Malta - The George Cross Island
The Second World War 1939-45
The island of Malta has long been a strategic base for British forces operating in the Mediterranean Sea, or as a stop-off point for those en route to other theatres. During the Crimean War of 1853-1856, ships stopped at the island and during the First World War it served as a major naval base supporting the campaign in Gallipoli.
Throughout WW2 its importance was premier both as a naval base and an air base from where aircraft flew operations to protect convoys to North Africa. Italy declared war against Britain on 10th June and the following day mounted its first air raid against Malta. From then on the island's position became increasingly more important.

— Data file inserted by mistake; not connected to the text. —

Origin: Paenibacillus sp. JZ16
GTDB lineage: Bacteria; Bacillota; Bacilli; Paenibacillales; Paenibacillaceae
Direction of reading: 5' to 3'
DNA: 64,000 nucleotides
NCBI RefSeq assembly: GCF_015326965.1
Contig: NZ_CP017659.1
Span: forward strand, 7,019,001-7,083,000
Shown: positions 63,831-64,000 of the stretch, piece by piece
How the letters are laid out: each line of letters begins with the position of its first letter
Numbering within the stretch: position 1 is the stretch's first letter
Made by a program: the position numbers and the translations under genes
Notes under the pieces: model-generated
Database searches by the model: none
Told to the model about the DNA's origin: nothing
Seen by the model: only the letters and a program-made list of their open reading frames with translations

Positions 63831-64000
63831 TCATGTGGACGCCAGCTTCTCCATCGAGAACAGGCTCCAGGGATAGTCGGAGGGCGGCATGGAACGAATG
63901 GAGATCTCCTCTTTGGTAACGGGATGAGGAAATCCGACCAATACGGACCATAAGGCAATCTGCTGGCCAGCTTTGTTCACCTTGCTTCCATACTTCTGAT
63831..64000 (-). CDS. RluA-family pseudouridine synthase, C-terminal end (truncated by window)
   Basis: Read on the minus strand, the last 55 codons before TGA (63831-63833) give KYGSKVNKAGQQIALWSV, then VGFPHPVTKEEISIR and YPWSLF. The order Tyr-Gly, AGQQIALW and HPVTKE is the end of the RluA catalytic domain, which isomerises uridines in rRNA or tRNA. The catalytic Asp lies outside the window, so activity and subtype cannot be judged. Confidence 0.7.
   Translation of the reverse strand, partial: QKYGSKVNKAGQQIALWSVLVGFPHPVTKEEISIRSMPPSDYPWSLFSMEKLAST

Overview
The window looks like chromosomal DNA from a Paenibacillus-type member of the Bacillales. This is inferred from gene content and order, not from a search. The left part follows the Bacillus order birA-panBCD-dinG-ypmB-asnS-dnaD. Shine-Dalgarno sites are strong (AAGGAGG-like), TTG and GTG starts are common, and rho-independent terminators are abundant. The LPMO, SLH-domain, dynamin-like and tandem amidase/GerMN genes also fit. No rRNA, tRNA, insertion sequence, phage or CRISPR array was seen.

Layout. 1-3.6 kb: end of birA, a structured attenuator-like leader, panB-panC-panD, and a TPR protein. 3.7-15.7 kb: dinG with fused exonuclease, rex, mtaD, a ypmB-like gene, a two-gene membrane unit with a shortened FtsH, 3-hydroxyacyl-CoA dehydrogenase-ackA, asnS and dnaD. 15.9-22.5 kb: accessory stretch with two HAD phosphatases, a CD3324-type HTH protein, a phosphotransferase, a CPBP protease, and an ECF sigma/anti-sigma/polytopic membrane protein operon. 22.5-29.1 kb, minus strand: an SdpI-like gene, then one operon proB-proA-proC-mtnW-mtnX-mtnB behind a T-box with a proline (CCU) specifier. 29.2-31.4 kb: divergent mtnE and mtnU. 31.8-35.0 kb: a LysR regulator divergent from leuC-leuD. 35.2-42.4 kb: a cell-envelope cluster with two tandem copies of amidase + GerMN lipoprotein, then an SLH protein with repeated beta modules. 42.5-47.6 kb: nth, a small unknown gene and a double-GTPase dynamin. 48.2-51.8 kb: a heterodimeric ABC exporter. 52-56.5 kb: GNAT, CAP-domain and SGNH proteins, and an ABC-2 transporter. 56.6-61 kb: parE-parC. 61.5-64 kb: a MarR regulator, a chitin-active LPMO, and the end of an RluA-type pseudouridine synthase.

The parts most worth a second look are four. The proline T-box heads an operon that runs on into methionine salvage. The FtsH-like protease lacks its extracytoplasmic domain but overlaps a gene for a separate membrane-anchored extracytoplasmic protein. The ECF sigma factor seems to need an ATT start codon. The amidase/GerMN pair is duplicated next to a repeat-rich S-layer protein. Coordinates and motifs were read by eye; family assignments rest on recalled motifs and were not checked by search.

From January 1941 until August 1942 the island was constantly attacked and at one point Malta was the most bombed location of the war. The island's defences were sorely pressed and resources were severely rationed. The epic heroism which helped deliver the 'Operation Pedestal' convoy with its vital supplies of fuel undoubtedly saved the island.
The civilian population suffered heavy casualties and in April 1942 their bravery was recognised when King George VI awarded the island the George Cross. The island was vital in allowing the Allies to carry on the war in the eastern Mediterranean and North Africa.